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Several studies show the correlation between China’s growing impact on the world’s economies and political populism in the US and European societies.

European steel workers protest against Chinese imports in Esch, Luxembourg

When industrial workers in the West lose their jobs, the bogeyman is usually China. Earlier this year, steelworkers from all over Europe took to the streets in Brussels to protest against cheap Chinese steel imports. They had the backing of powerful lobby groups and populist politicians who accused China of damaging the global steel market and succeeded in pressuring governments across Europe to demand concessions from China.

Beyond street protest, fears of globalisation play a central role in the American presidential election campaign, the Brexit debate as well as in domestic political disputes in other European countries. But can we establish a relationship between economic competition with China and the rise of populism in the West? The argument that China’s success as an export-oriented nation is a root-cause of the current political polarization in Western societies is not as far-fetched as it may sound. China’s rapid economic rise has triggered structural changes in industrial employment around the world, and these changes indeed influence the views of large groups of voters. Their reactions to these changes might contribute to the destabilisation of established political parties and the political balance of power as currently witnessed in the United States and a number of European countries.

Are fears of globalisation triggered by China?

There is strong evidence to suggest that progressive ‘de-industrialisation’ and pressure on labour markets in manufacturing industries in many advanced economies are related to ‘import shocks’ since China assumed a growing role in the global division of industrial labour.

On the one hand, greater trade integration can lead to a surge in innovation, to new opportunities for exports and growth, and to lower consumer prices. On the other hand, globalisation regularly causes job losses, particularly in manufacturing industries. Recent studies show that China’s integration in global supply chains has indeed put pressure on industrial employment world-wide. The closure and relocation of factories in the United States because of competition from China is now well documented. In some cases, entire towns were devastated by the demise of a local industry.

Measuring the China shock’s impact on the US

Apart from looking at the economic and social impact of globalisation, recent analyses have also focused on the political consequences of China’s expanding exports and the shock that traditional industries have experienced due to cheap Chinese imports. David Autor, an employment researcher at MIT, has pioneered academic work on this subject and heads a research group investigating the political impact of the ‘China shock’ in the US.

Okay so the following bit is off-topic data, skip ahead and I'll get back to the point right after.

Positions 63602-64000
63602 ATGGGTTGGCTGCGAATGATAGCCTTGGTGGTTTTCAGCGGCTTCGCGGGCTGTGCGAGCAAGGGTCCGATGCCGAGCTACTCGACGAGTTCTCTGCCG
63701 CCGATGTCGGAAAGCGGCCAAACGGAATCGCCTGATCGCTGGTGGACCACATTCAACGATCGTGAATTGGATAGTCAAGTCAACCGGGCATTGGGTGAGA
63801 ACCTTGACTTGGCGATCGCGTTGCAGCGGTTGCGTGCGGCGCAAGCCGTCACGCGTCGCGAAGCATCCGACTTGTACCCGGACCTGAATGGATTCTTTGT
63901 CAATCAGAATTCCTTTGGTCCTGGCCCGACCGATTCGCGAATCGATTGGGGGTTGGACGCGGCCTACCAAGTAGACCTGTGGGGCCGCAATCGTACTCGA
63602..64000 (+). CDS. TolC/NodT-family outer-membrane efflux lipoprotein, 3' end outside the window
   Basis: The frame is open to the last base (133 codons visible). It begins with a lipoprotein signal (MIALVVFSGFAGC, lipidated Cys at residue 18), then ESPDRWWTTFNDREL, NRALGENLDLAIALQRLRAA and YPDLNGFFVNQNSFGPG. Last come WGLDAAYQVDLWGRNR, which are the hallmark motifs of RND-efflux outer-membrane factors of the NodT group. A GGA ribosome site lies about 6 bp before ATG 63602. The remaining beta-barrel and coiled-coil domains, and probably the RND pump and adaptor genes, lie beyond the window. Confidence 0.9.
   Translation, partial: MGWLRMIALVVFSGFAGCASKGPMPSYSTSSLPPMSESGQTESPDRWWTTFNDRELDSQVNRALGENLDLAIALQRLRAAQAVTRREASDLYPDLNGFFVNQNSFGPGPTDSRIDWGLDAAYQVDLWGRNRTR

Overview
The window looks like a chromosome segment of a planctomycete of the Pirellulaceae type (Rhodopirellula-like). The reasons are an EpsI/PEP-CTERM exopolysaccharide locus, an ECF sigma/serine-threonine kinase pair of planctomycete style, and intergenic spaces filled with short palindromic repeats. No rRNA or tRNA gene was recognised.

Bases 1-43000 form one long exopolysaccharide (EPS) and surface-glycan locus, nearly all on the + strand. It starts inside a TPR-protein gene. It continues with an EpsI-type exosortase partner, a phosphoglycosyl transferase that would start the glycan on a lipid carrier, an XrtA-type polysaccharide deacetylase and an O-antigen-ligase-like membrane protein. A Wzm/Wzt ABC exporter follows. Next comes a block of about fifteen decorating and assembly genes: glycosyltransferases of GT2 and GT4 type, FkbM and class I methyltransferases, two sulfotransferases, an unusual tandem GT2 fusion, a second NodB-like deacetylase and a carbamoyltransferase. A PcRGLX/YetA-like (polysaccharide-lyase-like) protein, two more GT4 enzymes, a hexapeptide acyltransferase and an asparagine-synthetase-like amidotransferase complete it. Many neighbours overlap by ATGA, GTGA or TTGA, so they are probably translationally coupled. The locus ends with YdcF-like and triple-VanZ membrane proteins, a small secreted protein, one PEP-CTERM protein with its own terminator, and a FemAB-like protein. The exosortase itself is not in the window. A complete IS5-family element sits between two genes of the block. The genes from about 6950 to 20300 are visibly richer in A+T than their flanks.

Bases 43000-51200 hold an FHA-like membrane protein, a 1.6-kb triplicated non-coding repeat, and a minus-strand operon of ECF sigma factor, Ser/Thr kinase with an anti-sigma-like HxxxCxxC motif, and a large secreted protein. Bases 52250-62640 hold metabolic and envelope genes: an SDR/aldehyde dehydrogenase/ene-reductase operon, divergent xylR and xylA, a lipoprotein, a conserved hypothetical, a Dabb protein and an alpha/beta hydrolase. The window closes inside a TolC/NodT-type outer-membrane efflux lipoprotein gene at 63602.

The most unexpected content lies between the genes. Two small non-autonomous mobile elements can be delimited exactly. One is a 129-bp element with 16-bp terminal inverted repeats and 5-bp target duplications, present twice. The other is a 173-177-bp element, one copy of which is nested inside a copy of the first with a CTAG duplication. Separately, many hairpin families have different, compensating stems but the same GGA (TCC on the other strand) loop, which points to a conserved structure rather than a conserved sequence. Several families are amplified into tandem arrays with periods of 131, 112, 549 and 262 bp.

From 2000 to 2010, China’s share of global exports in finished industrial products rose from less than five per cent to more than fifteen. Autor found striking parallels between the strong rise in imports from China and the political and ideological polarisation in US congressional elections since 2002. The more exposed local industrial sites were to competition from Chinese imports, the more likely voters were to support candidates who promised simple counter-measures and turned on the political establishment by accusing it of ‘selling out’ to China. A recent report from Banque de France presents similar findings for France.

Italo Colantone and Perio Stanig, two researchers from Milan University in Italy, compared the political effects of the China shock in regional elections across Western Europe: in towns where local producers and workers were strongly affected by Chinese imports, a growing number of voters chose to support political parties that favoured nationalistic, protectionist policies. The Front National in France and the Lega Nord in Italy have both benefited from this change in the electorate’s mood, but they are not the only ones. The number of Brexit proponents in different regions in the UK seems to correlate more closely with the extent of long-term industrial job losses than with the number of foreign migrants in a community.

Germany is an exception

In Germany, a team of researchers led by economist Christian Dippel studied effects of the ‘Chinese shock’ on employment at the Landkreis (district) level. Their research revealed that regions where right-wing parties such as the NPD, DVU and Republikaner succeeded in local elections had been the hardest hit by the relocation of low- and medium-tech manufacturing industries as a consequence of Chinese competition since the 1990s.

Yet Germany is an exception. Overall the country’s strong export sector has been able to innovate and to compensate for these pressures caused by Chinese imports. This had a stabilizing effect on the political system. At least up until 2015, Germany’s established political parties remained unchallenged on the national level and the country did not experience the same level of political polarization that was visible in the UK and in the US.

The fact that German voters have drifted towards populists in recent local and regional elections can be attributed to fears about the fate of the euro and the unprecedented influx of refugees rather than by fears of China. As long as its industrial players remain competitive, the situation in Germany is still a long way from the US where it has become a staple of presidential election campaigns to put the blame for all of America’s economic woes squarely on China.

A German-language version of this article was first published in Frankfurter Allgemeine Sonntagszeitung on 25 September 2016.